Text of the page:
Is Lord of the Flies a utopia or a dystopia?

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I have to admit, when I was a kid (and I was a pretty rule-abiding and easy kid), I imagined a world much like the one in Lord of the Flies. No adults telling me what to do. No homework. The ability to be outside all day and do whatever I wanted. This seemed pretty perfect to me.

Of course, to obtain that ideal world, I would have to make some pretty significant sacrifices. And if I thought about it further, I couldn't simply play all day in a world without adults and have food to eat when I was hungry. I couldn't enjoy things like electricity because adults were the ones who took care of all those little luxuries.

This, then, is the impossibility that any imagined, perfect (Utopian) society faces. In a perfect world, there is only goodness. People are only happy. There is never any conflict. At first thought, all of these things sound, well, pretty perfect.

But if people are always happy, how do they react when something bad happens? How do they react to death? With happiness?

A Utopian society is impossible because in order to create a "perfect" world, citizens have to give up a lot of personal freedoms. In some pieces of literature, the government has taken complete control, even over emotions. In other books, citizens have memories that don't allow them to recall things that aren't pleasant. And in others, the society is so strictly organized that people are only allowed to experience superficial happiness.

How does all of this apply to Lord of the Flies? This all means that a Utopia isn't possible, so by default, all societies that strive for this perfect state are instead dystopian. On the island, it may seem like a perfect society for kids to live in a world with no adults and no rules, but their society quickly degenerates into savagery and murder (certainly not ideal in a "perfect" world). The boys split into factions that cannot get along, and there is a growing conflict between them throughout the novel with Jack looking to force his way into a position of power, even if he has to kill everyone in his path.

Lord of the Flies is a dystopian world because a perfect world simply isn't possible.

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A utopia is an imagined place or state where everything is stable, comfortable, and perfect. The setting of the uninhabited tropical island is originally a utopia. The weather is beautiful, the island is not threatening, and there is an abundance of food. Allegorically, the peaceful tropical island symbolically represents paradise or the Garden of Eden. Despite the original utopia, the boys rapidly descend into savagery, and Jack eventually usurps power. Under Jack's reign, the society cultivated on the island is considered a dystopia.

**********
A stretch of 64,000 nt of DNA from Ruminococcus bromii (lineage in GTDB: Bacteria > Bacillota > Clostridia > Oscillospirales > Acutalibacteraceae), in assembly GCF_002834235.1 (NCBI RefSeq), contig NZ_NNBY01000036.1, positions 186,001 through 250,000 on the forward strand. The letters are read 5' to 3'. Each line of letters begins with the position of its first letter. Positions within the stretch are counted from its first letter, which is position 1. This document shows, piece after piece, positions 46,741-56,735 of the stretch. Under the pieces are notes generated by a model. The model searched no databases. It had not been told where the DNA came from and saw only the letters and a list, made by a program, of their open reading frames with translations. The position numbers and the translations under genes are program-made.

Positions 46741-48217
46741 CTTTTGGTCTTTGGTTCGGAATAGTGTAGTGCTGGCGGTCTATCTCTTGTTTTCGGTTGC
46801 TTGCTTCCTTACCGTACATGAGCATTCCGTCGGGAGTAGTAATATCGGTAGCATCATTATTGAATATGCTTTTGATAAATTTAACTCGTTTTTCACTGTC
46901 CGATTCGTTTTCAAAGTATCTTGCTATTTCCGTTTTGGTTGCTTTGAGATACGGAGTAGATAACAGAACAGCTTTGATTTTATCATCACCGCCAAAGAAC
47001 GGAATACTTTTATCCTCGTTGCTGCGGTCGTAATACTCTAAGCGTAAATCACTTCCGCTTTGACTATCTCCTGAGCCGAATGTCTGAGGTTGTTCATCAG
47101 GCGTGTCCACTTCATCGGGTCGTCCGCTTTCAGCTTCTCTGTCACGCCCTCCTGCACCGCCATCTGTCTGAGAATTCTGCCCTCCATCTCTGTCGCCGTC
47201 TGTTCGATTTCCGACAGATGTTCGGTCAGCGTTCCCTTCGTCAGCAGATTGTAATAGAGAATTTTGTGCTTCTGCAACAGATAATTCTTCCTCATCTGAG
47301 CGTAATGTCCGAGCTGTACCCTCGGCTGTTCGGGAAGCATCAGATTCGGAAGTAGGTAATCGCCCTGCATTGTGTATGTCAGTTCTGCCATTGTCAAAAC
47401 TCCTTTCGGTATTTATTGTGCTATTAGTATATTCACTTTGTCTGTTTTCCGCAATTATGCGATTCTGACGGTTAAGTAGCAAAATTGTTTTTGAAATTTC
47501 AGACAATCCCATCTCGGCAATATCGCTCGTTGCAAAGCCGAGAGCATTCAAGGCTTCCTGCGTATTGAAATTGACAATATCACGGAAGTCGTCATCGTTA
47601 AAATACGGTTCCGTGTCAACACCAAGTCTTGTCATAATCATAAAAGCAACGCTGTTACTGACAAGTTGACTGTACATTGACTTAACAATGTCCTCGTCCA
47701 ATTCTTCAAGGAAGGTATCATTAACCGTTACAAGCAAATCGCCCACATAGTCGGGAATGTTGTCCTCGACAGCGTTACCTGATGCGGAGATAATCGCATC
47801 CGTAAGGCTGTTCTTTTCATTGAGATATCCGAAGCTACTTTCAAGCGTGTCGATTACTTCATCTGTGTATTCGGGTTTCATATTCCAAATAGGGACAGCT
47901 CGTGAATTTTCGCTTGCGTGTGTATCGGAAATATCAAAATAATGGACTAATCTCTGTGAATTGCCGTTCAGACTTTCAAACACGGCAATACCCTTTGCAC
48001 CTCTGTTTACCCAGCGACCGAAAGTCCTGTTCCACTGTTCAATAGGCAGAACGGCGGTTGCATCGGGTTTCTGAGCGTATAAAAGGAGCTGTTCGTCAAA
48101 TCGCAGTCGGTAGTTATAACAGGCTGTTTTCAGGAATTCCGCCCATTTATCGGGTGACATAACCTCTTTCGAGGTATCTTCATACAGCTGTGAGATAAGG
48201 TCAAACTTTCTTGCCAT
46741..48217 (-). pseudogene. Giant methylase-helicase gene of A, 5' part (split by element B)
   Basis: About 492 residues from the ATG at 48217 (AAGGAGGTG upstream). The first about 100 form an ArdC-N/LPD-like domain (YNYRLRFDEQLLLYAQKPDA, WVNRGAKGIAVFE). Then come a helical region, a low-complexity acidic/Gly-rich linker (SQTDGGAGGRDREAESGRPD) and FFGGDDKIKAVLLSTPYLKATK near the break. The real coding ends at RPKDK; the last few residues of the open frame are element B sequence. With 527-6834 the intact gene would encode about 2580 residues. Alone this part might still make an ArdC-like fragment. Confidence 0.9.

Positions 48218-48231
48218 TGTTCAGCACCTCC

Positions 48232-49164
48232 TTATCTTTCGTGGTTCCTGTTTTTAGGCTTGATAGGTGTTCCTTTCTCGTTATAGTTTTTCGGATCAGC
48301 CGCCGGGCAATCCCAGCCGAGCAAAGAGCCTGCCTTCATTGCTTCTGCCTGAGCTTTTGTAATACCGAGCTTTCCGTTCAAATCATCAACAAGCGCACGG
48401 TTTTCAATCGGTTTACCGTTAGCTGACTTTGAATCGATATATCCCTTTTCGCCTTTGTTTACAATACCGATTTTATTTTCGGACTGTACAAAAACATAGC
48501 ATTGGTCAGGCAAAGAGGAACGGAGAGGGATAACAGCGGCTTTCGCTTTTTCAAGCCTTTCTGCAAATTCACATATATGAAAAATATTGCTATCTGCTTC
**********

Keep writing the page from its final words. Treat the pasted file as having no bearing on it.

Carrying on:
The violent, hostile society established on the uninhabited tropical island is an example of a dystopia, where citizens are oppressed, live in fear, and experience injustice on a regular basis. In the dystopian society cultivated on the tropical island, Jack rules as a ruthless tyrant, who is obsessed with hunting pigs and engaging in violent behavior. Jack is the leader of a lawless society, where weak, innocent, and defenseless boys are murdered in an instant. Simon is brutally beaten to death, Piggy is crushed to death by a massive boulder, and Ralph is hunted like an animal throughout the island. The other boys have no individual rights and fear Jack and his powerful cohorts. If any boy disobeys Jack, he risks being tortured or killed. Under Jack's rule, nobody lives in peace, and anarchy reigns supreme. The threatening, hostile environment that Jack cultivates and establishes on the island is an example of a dystopia.

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It is dystopian. The boys end up fighting and some die; hardly an ideal of utopia.

The setting and circumstances are utopian; children living free of the impositions of adults on an idyllic tropical island. The fact that the boys crash on a desert island is meant to propose that it is utopian because they come from a world engaged in atomic war. (The corollary is WWII). The boys work together at the start but quickly devolve into fighting factions; all arguing over the rules and fighting over the means of survival; namely Piggy’s glasses.

Even utopian works can be interpreted as dystopian. Utopia is an ideal society (so ideal that it is hard to imagine). Fittingly, it means “no place.” The Lord of the Flies is on an island and this is a direct reference to Sir Thomas More’s Utopia which was set on an island. Ralph is a reference to Raphael in More’s book which may be a reference to the archangel Raphael. In Christianity, Raphael means ‘healer.” In Islam, he is responsible for signaling Judgment Day by blowing the horn (Sur) to send out a blast of Truth. This is a clear reference to the conch as the means of restoring order. This also illustrates that Ralph and Piggy in particular (The Lord of the Flies) are characters which expose the Truth that this is not a Utopian island. Both More’s and Golding’s books are satires since they metaphorically comment on their own historical context. The Lord of the Flies is certainly dystopian. And some might argue that More’s Utopia is also dystopian, certainly in historical hindsight because it endorses slavery, severe punishment for adultery, and euthanasia. So, even utopian ideas tend to be fraught with contradictions.

Other dystopian novels: Brave New World, 1984, Anthem, Animal Farm, A Clockwork Orange, The Giver.

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